Although he said Friday that the union believes "the stock should be worth a lot more a lot quicker," he added that "right now, we realize the value is zero."
Some auto industry experts believe that the changes made by GM could position it for a level of profit it hasn't earned in decades. David Cole, chairman of the Center for Automotive Research, said GM is well-positioned for even a modest rebound in industrywide sales.
Carr said the $25 billion market value estimate "is pretty reasonable and it could even be conservative." He said that profits for GM and the rest of the industry could be robust in the next few years due to reductions in capacity and pent up demand for autos.
But a number of experts doubt that GM's market value will get anywhere near the $25 billion figure in the next few years. They point out that GM will face a difficult competitive position compared to cash-rich Toyota Motor (TM) and even U.S. rival Ford Motor (F, Fortune 500), both of which could pass it in terms of U.S. sales in the coming years as GM sheds brands and dealers.
Sean Egan, managing director of rating agency Egan-Jones Group, said he's not sure GM can generate a profit even with all the cost concessions they've received from the union.
"In almost every competitive front, GM is being beaten. People who see strong profits for GM are being delusional," Egan said.
But Susan Helper, an economics professor at Case Western Reserve University in Cleveland and expert on the auto industry, worries that even if GM does return to profitability following bankruptcy, investors could penalize the stock due to the company's previous problems and doubts about its future.
"It's tough to see there being a line of investors looking to get into the stock," Helper said.
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Civis Romanus Sum

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If you are talking about the stocks and bonds, not one f***ing penny.
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Stocks, I agree. I have really been tempted to short them.... they are litterly worth 1 cent. Redeeming value in that if you get a stock certificate if might become a collectors item.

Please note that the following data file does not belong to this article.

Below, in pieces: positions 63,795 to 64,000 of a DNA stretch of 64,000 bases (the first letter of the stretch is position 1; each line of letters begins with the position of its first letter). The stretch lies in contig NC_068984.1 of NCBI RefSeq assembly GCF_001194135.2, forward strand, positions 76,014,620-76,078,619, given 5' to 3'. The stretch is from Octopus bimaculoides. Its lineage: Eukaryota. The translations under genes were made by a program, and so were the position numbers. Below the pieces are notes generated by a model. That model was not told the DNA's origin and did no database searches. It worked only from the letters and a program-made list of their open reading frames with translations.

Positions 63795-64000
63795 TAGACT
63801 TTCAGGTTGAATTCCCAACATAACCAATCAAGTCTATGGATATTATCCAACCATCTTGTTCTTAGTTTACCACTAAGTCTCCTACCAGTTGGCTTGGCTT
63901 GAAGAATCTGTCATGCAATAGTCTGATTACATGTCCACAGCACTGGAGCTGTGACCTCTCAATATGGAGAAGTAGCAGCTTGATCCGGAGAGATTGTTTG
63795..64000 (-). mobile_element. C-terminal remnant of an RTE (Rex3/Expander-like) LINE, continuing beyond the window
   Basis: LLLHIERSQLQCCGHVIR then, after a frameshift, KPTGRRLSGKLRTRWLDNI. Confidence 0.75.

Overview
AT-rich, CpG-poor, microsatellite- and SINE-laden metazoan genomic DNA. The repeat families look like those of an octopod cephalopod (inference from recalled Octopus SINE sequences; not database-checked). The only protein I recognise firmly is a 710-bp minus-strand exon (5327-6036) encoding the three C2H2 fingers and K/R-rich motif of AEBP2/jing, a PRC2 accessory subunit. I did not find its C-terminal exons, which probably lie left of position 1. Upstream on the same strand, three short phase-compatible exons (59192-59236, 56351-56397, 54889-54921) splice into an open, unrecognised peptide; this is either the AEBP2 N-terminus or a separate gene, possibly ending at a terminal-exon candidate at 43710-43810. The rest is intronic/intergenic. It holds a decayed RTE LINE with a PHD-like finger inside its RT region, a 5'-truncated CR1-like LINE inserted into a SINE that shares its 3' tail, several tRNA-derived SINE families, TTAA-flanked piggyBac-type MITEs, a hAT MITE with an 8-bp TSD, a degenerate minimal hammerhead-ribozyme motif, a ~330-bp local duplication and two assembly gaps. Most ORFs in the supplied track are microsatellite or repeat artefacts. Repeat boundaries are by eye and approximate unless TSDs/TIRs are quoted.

Bonds on the other hand have dibbs on the assets like plant and equipment. Bond holders can in fact force the sale to recoupe their loans to GM. Does not mean they have enough assets to cover, which I am sure they don't. But does mean they have a value much greater than zero.
Which is why the government is twisting the bond holders to agree...as by law they do have rights to the assets. And if the bond is secure, it is specific to a property or asset they have the right to aquire it in lieu of repaymentment. Puts GM in a tenious spot as it is sort of like the bank on a home mortgage, they can repo it.
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Some huge bad assetions below, GM bring down the whole auto business? That is self important bu1l$hit GM talk. GM and welchers like GM are the cause. Debtors not paying debt. They are causing the economic problems. And Obama is making the governments role in debt even worse. GM's own financials, as cooked as they are declare $177B or so in debt.
At least they are coming clean, between GM and Chrysler they are getting close to $100B in handouts. I say handouts as they are are already "forgiving" a lot of the taxpayer funded cash. It is only a long if there is a chance you can and will pay it back. GM and Obama knew it was never coming back to the taxpayer. Just politicial fraud for back room deals.
And that excludes GMAC which will for sure push the total well past $100B. Add in Delco, spund off earlier, cooked books and also on the corporate welfare. A lot of wasted wealth for one failing business.
GM is now a penny stock, the article fails to mention that little tid-bit. Dilute the shares at 300:1 then do a reverse 1000:1 split and it will be worth a few bucks, maybe.
Worse yet, once all the taxpayers cash is shot down the toilet not only is there a lot of people unemployed and growing, taxes are going to go up while the dollar tanks. Going to dry up consumber discretionary spending pretty good, making this a long depression. In fact this has already started. The cost of a barrel of oil isn't going up, the value of the USD is going down. Some 8% this last month.
And to beat all the brand damage is going to last generations. The new GM will have the same culture and we will see them suck even harder for taxpayer cash. All for one persons ego and lack of respect for others fiscal liberty.
I dare Obama and GM to put this to a public vote.